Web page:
Research: Millions of smart devices vulnerable to hacking

Researchers at a cybersecurity firm say they have identified vulnerabilities in software widely used by millions of connected devices—flaws that could be exploited by hackers to penetrate business and home computer networks and disrupt them.

Robot vacuum cleaners can spy on private conversations

When your robot vacuum cleaner does its work around the house, beware that it could pick up private conversations along with the dust and dirt. Computer scientists from NUS have demonstrated that it is indeed possible to spy on private conversations using a common robot vacuum cleaner and its built-in Light Detection and Ranging (Lidar) sensor.

How clean electricity can upgrade the value of captured carbon

A team of researchers from U of T Engineering has created a new process for converting carbon dioxide (CO2) captured from smokestacks into commercially valuable products, such as fuels and plastics.

Research shows bright spot for optical computing through artificial intelligence

Optical computing, a hot research topic a couple of decades ago, has emerged again as a promising technology—this time backed by artificial intelligence.

Two discoveries advance basic and applied additive manufacturing research

A research team led by Tao Sun, associate professor of materials science and engineering at the University of Virginia, has made two discoveries that can expand additive manufacturing in aerospace and other industries that rely on strong metal parts.

Australia to reveal laws to make Google and FB pay for news

Australia's government will reveal legislation in Parliament on Wednesday that would make Facebook and Google pay for journalism.

How sensors monitor and measure our bodies and the world around us

Sensors are all around. They are in automatic doors, at cash registers, in doctors' offices and hospitals. They are used inside the body and outside.

The world's smallest high-performance magnetic tunnel junction

A research group from Tohoku University led by current president Hideo Ohno has developed the world's smallest (2.3 nm) high-performance magnetic tunnel junctions (MTJs). This work is expected to accelerate the advancement of ultrahigh-density, low-power, high-performance non-volatile memory for a variety of applications, such as IoT, AI, and automobiles.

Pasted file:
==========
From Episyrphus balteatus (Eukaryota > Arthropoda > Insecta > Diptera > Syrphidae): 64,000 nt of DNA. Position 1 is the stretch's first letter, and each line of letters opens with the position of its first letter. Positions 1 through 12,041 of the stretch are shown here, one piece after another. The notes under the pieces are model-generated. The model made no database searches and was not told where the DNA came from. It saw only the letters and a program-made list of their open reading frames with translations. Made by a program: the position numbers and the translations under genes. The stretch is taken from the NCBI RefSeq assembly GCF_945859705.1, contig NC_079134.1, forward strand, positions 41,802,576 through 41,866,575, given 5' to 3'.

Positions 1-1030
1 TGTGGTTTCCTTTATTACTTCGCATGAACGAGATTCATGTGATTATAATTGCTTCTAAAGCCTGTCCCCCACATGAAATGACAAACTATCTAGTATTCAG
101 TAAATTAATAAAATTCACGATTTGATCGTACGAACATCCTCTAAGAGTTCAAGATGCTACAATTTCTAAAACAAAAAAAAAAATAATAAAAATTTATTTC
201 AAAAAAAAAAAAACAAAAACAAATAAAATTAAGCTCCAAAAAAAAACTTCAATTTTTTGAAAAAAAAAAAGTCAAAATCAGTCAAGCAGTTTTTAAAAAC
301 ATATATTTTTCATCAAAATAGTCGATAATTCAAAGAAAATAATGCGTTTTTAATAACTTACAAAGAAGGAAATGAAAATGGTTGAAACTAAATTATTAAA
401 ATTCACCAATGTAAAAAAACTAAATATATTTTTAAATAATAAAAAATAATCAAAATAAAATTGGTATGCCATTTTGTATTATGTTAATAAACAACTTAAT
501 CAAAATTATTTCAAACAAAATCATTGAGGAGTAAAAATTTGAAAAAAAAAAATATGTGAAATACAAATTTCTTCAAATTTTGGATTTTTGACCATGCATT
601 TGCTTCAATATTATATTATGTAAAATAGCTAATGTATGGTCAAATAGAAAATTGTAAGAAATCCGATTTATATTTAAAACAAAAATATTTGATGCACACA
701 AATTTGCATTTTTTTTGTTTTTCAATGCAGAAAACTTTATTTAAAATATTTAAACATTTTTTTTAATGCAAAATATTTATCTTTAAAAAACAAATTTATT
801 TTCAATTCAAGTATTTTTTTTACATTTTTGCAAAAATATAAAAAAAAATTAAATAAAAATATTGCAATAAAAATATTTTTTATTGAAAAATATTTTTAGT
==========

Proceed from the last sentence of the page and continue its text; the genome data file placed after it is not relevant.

World first for ethical AI and workplace equity

Companies, organizations, and governments around the world face an incredible challenge to rebuild their workforce at scale, and with the confidence that the technology they use to make important decisions is fair, accurate and equitable.

Circuit board reads 8000 messages per second

Autonomous vehicles are in demand like never before. At NTNU, researchers have developed a circuit board that can be adapted to different drones with simple steps. Airbus has tested the system on a lunar landing prototype.

Studying trust in autonomous products

While a certain level of trust is needed for autonomous cars and smart technologies to reach their full potential, these technologies are not infallible—hence why we're supposed to keep our hands on the wheel of self-driving cars and follow traffic laws, even if they contradict our map app instructions. Recognizing the significance of trust in devices—and the dangers when there is too much of it—Erin MacDonald, assistant professor of mechanical engineering at Stanford University, researches whether products can be designed to encourage more appropriate levels of trust among consumers.

Apple to tighten app privacy, remove apps that don't comply